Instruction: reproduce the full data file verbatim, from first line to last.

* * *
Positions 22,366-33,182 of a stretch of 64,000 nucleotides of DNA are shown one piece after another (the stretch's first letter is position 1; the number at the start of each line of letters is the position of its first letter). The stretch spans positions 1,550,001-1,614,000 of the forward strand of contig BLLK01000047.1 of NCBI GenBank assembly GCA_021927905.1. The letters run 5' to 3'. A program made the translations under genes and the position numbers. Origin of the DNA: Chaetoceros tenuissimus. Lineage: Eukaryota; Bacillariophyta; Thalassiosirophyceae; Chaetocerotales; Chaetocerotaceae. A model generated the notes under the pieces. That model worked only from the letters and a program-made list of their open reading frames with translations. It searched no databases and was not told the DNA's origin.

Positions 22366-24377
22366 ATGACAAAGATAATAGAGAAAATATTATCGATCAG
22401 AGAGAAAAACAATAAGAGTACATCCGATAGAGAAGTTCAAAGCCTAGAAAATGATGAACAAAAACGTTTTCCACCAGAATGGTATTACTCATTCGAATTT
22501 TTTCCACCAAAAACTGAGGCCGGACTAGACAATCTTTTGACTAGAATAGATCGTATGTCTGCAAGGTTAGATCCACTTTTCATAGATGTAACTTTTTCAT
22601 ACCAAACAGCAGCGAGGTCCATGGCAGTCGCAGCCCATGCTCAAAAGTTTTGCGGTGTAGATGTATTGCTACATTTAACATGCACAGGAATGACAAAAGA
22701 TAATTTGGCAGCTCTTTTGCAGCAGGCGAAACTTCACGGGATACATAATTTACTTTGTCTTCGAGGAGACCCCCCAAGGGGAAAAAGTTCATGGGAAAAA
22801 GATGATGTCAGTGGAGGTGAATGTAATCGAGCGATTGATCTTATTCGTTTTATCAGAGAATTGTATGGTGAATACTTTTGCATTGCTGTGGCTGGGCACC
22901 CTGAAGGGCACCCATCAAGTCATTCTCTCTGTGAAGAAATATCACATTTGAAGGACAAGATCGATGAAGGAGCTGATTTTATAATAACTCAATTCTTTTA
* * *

Positions 22,366-33,182 of a stretch of 64,000 nucleotides of DNA are shown one piece after another (the stretch's first letter is position 1; the number at the start of each line of letters is the position of its first letter). The stretch spans positions 1,550,001-1,614,000 of the forward strand of contig BLLK01000047.1 of NCBI GenBank assembly GCA_021927905.1. The letters run 5' to 3'. A program made the translations under genes and the position numbers. Origin of the DNA: Chaetoceros tenuissimus. Lineage: Eukaryota; Bacillariophyta; Thalassiosirophyceae; Chaetocerotales; Chaetocerotaceae. A model generated the notes under the pieces. That model worked only from the letters and a program-made list of their open reading frames with translations. It searched no databases and was not told the DNA's origin.

Positions 22366-24377
22366 ATGACAAAGATAATAGAGAAAATATTATCGATCAG
22401 AGAGAAAAACAATAAGAGTACATCCGATAGAGAAGTTCAAAGCCTAGAAAATGATGAACAAAAACGTTTTCCACCAGAATGGTATTACTCATTCGAATTT
22501 TTTCCACCAAAAACTGAGGCCGGACTAGACAATCTTTTGACTAGAATAGATCGTATGTCTGCAAGGTTAGATCCACTTTTCATAGATGTAACTTTTTCAT
22601 ACCAAACAGCAGCGAGGTCCATGGCAGTCGCAGCCCATGCTCAAAAGTTTTGCGGTGTAGATGTATTGCTACATTTAACATGCACAGGAATGACAAAAGA
22701 TAATTTGGCAGCTCTTTTGCAGCAGGCGAAACTTCACGGGATACATAATTTACTTTGTCTTCGAGGAGACCCCCCAAGGGGAAAAAGTTCATGGGAAAAA
22801 GATGATGTCAGTGGAGGTGAATGTAATCGAGCGATTGATCTTATTCGTTTTATCAGAGAATTGTATGGTGAATACTTTTGCATTGCTGTGGCTGGGCACC
22901 CTGAAGGGCACCCATCAAGTCATTCTCTCTGTGAAGAAATATCACATTTGAAGGACAAGATCGATGAAGGAGCTGATTTTATAATAACTCAATTCTTTTA